How to get back into modeling the cheap way part 2

In the first part of this series, I laid down the groundwork for getting back into modeling cheaply. The first part dealt with models. This part is for the other stuff, namely basic modeling tools. These are the basic every modeler should have and don’t cost much.

The most basic include hobby knives, tweezers, sandpaper and glue. 

  • Hobby knives come in different handle shapes and blade types. They can be used for cutting, scoring, scraping and puncturing. The different blade shapes can be useful for certain applications, but you’ll want a supply of #11 blades on hand at all times. These are pretty cheap. There are several brands, including no-name, but X-Acto is a well known name. You can get these on EBay easily or a local or Internet site. Don’t forget to use a new blade when you start something new. A fresh blade cuts cleaner and quicker. Also, it will reduce the chances of cutting yourself because you won’t be forcing a dull blade. Safety is number #1!
  • Tweezers are important. They allow you to pick up tiny parts or decals and place them accurately. They come with different tips, some straight, some curved. Some lock and some open only when you press the handle. A basic straight tweezer is all you need to get started and they can be found cheaply almost anywhere.
  • Sandpaper can be used to smooth out rough edges,  make basic shapes, flatten areas with glue or putty bumps, sand edges of parts for a better fit and more. There are packages of small sheets you can buy in hobby stores, but you can buy regular sandpaper from hardware stores for not much, especially if you use a lot of it. There are fine, medium and rough grits of sandpaper all assigned numbers, so take note when you find a grit you like. Also, try to get “wet or dry” sandpaper. You can use this with water to avoid having all the plastic you’ve sanded off floating everywhere.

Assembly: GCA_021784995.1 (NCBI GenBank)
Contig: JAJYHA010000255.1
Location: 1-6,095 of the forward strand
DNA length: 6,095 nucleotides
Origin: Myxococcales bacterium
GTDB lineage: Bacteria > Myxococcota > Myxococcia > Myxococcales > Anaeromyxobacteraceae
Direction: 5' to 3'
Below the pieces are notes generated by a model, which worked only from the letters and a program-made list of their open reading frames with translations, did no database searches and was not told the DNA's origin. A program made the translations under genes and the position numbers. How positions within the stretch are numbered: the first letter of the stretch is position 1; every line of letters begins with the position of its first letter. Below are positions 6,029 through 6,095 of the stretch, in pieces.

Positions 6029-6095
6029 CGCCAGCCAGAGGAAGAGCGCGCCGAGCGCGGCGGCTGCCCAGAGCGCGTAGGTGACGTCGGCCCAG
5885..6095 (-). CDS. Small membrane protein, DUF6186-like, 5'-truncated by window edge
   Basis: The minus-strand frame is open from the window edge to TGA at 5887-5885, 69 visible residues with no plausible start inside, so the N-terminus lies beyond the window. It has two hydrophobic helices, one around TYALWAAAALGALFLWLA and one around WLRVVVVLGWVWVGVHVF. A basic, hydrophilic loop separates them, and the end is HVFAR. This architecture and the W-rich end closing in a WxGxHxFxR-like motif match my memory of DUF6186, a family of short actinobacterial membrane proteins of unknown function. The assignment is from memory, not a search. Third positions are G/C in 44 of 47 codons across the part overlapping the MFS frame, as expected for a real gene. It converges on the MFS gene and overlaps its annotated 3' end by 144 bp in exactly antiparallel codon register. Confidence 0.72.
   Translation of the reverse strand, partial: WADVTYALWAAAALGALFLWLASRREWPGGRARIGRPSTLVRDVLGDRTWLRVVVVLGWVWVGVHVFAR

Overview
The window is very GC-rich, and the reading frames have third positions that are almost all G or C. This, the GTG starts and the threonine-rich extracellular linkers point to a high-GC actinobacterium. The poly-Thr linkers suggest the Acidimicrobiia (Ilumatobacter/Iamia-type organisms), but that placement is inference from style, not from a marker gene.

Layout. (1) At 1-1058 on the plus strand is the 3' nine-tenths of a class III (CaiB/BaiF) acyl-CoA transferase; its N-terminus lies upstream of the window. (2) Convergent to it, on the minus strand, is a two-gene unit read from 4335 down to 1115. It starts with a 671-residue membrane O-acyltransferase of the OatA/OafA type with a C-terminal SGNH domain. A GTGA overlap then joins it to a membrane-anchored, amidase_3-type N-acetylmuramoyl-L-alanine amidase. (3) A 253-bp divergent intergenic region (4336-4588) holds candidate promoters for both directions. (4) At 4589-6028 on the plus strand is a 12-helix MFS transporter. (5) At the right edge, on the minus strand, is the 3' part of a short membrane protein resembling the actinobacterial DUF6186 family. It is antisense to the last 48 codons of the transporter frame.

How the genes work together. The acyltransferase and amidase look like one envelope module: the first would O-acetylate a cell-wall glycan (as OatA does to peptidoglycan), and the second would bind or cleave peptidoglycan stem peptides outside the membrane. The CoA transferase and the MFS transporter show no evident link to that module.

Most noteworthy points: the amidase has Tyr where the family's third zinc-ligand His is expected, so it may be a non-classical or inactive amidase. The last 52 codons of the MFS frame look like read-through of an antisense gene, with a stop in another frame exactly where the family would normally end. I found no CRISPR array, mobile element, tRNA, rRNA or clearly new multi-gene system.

• Glue. Many types of glue abound, from basic model glue to white glue, superglue, spray glue and others. Depending what you’ll be glueing, select the right type of glue. Some glues work well for many materials, but always double check.

So there are a few basics that every modeler needs. After awhile, you may see or hear about different tools used for more specialized purposes. I’ll cover those in part three.

The hazards of scale modeling


Even though scale modeling is one of the most relaxing hobbies for many, there are some things you have to be aware of while working with chemicals, power tools and sharp knives. 
Adequate ventilation is a must to get rid of the fumes from the glue and paint you’re using. Open a window and use a fan to keep fumes away from you. Some modelers may have a system set up to extract fumes, but keeping windows open is a basic good suggestion. Also, when using an airbrush or spray paint, you might want to do it outside. 
Staying safe while using those razor sharp hobby knives is important too. Knives should always be sharp to lessen the force needed to cut something. Always hold the part firmly, maybe with a clamp if necessary. Cut away from you. Of course, if you can use a pair of side snippers to cut the part, it will be safer. Just watch out  for flying parts. 
Wear gloves while working with paint and glue and keep fingerprints off the model. Wash your hands frequently to remove dust, paint, glue, etc. Do not smoke or eat while modeling.
Protect your eyes while modeling, especially if you are using power tools, such as a rotary tool. Wear goggles to keep debris away from your eyes. Wear magnifying lenses even if your eyesight is good. This will reduce the strain on your eyes while focusing on small details.
Take a break once in a while to walk around or stretch especially if you’re having a difficult time doing something.
This is just a quick overview of things to be aware of. Here’s a link to a website that goes into more detail.